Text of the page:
January 26, 2015, Harisar Ashram, Qila Raipur, Nirvana Diwas celebrations of Swami Dayalu Puri Ji Maharaj:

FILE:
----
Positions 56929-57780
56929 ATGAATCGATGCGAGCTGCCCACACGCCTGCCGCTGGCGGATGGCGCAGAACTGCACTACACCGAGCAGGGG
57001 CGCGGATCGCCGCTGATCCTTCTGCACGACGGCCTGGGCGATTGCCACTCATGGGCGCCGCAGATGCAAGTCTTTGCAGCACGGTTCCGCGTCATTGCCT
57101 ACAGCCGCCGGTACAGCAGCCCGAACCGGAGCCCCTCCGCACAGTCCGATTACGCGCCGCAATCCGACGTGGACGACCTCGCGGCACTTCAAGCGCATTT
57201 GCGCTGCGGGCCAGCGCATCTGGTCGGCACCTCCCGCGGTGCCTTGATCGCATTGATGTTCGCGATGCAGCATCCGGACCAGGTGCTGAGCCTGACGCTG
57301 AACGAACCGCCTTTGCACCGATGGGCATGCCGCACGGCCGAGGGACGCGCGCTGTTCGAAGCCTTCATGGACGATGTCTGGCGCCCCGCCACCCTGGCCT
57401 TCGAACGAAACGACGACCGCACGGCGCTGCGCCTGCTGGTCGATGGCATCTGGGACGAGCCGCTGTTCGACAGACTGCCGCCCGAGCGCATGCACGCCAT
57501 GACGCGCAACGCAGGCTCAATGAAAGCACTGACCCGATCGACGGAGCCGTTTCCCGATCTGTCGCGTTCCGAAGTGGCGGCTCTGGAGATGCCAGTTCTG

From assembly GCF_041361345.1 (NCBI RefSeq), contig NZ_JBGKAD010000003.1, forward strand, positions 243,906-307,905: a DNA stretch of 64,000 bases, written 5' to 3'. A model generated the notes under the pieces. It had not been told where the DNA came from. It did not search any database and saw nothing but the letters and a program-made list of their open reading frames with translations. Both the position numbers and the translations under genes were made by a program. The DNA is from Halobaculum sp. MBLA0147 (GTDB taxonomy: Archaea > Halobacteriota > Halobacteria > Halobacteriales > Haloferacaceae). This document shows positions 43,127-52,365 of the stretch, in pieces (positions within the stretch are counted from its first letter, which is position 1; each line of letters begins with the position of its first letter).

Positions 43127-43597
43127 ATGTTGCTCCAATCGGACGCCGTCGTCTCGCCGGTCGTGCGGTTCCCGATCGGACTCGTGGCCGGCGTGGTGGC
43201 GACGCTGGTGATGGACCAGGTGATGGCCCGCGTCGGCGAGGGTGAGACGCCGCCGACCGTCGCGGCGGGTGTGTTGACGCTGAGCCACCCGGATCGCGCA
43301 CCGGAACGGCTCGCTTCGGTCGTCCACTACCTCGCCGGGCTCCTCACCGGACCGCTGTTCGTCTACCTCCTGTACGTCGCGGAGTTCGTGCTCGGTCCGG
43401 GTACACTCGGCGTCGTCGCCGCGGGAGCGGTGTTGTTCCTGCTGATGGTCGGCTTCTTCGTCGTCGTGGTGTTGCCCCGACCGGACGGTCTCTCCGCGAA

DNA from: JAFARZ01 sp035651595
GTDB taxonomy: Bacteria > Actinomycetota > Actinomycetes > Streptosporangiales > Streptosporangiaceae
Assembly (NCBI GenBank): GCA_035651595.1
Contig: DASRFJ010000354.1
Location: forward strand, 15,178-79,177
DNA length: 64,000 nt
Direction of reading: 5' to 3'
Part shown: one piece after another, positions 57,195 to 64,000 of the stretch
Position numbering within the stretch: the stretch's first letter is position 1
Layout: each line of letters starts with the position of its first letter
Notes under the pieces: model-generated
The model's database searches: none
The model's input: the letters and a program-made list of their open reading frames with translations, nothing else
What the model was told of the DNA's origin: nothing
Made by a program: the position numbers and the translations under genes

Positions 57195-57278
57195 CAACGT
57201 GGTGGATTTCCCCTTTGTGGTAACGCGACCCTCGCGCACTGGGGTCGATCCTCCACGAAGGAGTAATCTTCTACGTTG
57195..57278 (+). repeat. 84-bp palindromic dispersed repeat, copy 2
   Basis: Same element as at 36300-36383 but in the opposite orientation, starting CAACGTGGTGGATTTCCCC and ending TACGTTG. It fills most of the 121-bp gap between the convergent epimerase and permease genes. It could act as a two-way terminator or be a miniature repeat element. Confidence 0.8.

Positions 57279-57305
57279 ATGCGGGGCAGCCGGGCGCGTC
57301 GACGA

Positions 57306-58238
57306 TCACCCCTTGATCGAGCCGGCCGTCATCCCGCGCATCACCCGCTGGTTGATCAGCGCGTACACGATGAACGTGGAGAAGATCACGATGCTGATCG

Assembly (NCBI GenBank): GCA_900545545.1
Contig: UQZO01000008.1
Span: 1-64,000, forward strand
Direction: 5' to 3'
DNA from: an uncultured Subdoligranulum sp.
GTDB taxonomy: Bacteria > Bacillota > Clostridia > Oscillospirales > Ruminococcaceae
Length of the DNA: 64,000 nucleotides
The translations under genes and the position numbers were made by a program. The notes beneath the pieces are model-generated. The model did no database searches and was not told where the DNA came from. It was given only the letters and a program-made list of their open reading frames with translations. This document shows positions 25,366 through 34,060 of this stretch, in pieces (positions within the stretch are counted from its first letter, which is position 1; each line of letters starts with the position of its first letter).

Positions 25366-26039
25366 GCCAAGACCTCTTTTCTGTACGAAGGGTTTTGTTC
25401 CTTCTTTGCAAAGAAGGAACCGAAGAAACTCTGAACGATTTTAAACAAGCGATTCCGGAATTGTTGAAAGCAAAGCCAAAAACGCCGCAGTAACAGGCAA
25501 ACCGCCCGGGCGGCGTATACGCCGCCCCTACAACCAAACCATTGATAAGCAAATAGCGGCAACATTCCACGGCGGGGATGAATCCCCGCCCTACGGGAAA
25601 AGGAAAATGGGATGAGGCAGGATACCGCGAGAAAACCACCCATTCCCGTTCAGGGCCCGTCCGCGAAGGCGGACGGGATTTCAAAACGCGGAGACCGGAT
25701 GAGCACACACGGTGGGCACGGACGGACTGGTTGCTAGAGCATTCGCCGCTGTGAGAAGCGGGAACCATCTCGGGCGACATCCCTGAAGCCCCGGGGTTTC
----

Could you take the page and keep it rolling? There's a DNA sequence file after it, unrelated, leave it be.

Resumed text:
The Story: Winters usually usher in a period of rest and hibernation. But there is a very euphoric saying from the spiritual canon that the saints remain awake while the world sleeps, and they sleep when the world is awake. So this winter, Sadhwiji and other valiant souls spent working hard in the lab of their own bodies, doing chaaliyaa sadhana, which Maharaj Ji says takes the spirit of a warrior-in-a-battlefield to complete or wherein burying all the surface tendencies of the body, one has to light the fire of yoga inside (the featured article in the current issue of the quarterly, Kund Agni Shikha, is on Chaaliyaa sadhana too). Many aspirants remained immersed in seva and sadhana all this while, both at Mallke and Qila Raipur Ashrams. So by the time the winters had started to bid a slow farewell, it was January, the 26 – the Nirvana Diwas of Swami Dyalu Puri Ji – which also marked the completion of Sadhwiji’s retreat. She had emerged on the 24th (to adjust to outer environ before the grand ceremony of the Nirvana Diwas), but observed silence for two days. Finally, when she spoke addressing the sangat, it was the heart of a disciple speaking with love, devotion, humility, and plentiful tears about the grace of the guru, about selling one’s mind at the guru’s feet. We have tried to share the highlights of what was said. Hopefully, we have been able to put across something of benefit below for the readers on their respective spiritual paths.